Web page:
During the Vietnam War it became very clear that the U.S. military needed to revise their hand-to-hand training. This was particularly apparent amongst SOF units, especially Army Special Forces, LRRPs, and Navy SEALs; each often sent their people in small teams deep into enemy territory for extended periods of time.
These types of missions required not just CQB, but silent, quick killing techniques, typically with the knife, garrote, or bare hands. But, again, training remained “flavor of the month” and dependent upon traditional Asian martial arts systems and trial and error lessons learned on operations in the field. SF veteran Joe Lenhart said in the 1960s, “In SF, if you were around the Hawaiians, you had the opportunity to learn some good MA.”
This is testament to three things. One, the need to tap martial arts talents within units, amongst the ranks, even in SF. Two, the underlying ignorance of, or unfamiliarity with, established Army hand-to-hand training and programming. And three, the richness of Hawaiian martial arts culture, which was due mostly to the Japanese diaspora in the 1920s that scattered Japanese across the U.S. West Coast, Hawaii, and South America.
The Gracies, founders of BJJ, benefited from that scattering. Jerry Powell, another SF veteran, said, “In Training Group in 1963, and subsequently in the 5th Group, any hand-to-hand training that I saw was pretty much on my own time.” Tom Marzullo, SF veteran said of his time in SF Training Group in 1969, “Hand-to-hand was absent during my SF time and I was deeply disappointed.” In wartime, in all militaries, even in SOF units, training is changed and bars are raised and lowered to meet the manpower needs of the engaged units.
Historically, hand-to-hand training has been one of those things that has always been reduced or cut in order to get more troops trained faster and off to the fight. Another factor of that time was culture and how boys were raised. According to SF veteran Joe Lenhart:
Like many or even most (boys) my age (late 60s), we grew up wrestling and boxing with towels wrapped around our fists, had rival school “meetings” every now and then, and there was the county fair that…usually escalated into a scuffle or three. Thing is, back then, when it was over, it was over, at least for a while. Maybe a broken nose, shiner, busted lip, or jammed finger or so was about as bad as it got, except for a few bruised egos. But when the city boys got involved, there would be a couple switch blades and chains produced only to be met with pitchforks and corn cutters and a ball bat or two. Those engagements did not last very long.”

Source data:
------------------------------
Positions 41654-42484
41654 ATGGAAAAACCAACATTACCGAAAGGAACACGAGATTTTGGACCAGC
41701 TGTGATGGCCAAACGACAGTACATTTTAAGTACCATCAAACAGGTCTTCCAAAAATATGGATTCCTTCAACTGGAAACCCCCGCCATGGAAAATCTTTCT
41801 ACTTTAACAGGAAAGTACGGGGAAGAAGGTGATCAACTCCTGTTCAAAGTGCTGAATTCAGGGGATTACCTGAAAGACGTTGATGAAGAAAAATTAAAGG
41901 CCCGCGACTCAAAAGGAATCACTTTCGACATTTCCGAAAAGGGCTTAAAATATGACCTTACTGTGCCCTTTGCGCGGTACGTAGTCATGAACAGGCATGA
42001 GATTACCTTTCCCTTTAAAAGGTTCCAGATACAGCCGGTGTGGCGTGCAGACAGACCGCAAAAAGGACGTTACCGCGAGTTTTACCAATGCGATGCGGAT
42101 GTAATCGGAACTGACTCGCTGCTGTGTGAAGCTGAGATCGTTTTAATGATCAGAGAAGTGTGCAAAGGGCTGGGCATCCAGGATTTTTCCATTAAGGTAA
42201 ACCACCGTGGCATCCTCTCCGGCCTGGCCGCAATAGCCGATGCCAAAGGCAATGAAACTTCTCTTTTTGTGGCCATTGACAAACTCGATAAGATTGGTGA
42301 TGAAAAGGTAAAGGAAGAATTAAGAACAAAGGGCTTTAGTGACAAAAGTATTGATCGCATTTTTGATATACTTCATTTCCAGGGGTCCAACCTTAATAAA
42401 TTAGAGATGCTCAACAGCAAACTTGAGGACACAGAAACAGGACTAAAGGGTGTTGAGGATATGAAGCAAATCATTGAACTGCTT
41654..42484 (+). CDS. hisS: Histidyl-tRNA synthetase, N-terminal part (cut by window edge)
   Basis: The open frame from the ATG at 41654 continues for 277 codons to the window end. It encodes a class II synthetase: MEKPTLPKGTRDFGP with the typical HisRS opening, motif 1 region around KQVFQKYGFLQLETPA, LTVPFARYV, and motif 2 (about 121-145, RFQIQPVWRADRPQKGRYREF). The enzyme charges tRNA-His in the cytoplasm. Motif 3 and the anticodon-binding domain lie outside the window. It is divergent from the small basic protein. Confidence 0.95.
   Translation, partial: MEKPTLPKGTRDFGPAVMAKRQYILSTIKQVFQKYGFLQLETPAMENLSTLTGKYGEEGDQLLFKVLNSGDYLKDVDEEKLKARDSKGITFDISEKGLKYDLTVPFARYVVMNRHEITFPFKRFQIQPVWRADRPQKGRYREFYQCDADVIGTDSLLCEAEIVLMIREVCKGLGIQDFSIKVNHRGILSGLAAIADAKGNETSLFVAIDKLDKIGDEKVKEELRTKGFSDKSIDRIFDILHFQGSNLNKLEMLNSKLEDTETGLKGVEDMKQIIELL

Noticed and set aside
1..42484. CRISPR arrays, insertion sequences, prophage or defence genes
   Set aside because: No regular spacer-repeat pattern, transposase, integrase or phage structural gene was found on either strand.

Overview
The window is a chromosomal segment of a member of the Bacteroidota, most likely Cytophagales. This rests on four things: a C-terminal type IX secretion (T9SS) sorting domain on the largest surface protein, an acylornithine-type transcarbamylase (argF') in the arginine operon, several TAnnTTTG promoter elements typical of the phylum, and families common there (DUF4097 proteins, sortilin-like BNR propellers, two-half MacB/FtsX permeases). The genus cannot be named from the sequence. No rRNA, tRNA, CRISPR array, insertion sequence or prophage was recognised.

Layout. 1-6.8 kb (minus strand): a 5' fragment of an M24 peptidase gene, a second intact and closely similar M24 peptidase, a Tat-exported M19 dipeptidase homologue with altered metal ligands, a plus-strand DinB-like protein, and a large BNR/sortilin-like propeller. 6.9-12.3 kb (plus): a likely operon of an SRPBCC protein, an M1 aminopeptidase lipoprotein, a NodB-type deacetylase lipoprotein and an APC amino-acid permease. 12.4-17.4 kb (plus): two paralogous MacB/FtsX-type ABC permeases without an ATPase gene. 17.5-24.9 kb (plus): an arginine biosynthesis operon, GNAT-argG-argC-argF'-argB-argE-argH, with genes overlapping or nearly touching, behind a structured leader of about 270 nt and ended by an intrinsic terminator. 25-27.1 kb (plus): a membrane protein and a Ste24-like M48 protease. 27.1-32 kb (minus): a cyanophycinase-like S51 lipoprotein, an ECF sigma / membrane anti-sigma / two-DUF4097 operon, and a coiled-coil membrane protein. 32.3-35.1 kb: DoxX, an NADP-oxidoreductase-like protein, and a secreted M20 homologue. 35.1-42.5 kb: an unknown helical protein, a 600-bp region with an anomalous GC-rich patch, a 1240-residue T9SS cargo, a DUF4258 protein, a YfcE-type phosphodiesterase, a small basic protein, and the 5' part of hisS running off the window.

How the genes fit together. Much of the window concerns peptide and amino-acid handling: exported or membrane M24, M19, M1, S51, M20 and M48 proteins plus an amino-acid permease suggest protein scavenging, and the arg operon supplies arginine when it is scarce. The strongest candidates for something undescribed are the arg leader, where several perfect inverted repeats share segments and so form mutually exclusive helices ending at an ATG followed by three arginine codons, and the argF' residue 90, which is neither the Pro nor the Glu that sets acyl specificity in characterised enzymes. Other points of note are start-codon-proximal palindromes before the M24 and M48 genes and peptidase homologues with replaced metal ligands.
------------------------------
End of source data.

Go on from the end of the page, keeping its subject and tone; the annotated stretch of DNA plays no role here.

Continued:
The point is, back in those days, few boys entered adulthood having not been in at least a few fights. American boys in the past fought and wrestled more growing up, like wolves and other wild animals, and thus were more acclimated and prepared, especially mentally, for hand-to-hand combat. American culture has changed in that respect.
Now it is probably the reverse: Few boys enter adulthood having been in any fights. There are, of course, exceptions. There are still rough neighborhoods and cities. But today, even country kids are more likely to do their fighting in video games than at county fairs or Friday night football games. Many SF NCOs worry that the same dynamic is eroding innate land nav skills.
Bruce Lee and his jeet kune do system deserve mention, as he had a major impact on U.S. and worldwide martial arts throughout the 1960s and 1970s, and therefore on military combatives. Lee believed that martial arts had become rigid and unrealistic. He taught that real combat is unpredictable and chaotic, and that the fighter or warrior must prepare for that.
(Featured image courtesy of ushapki.com)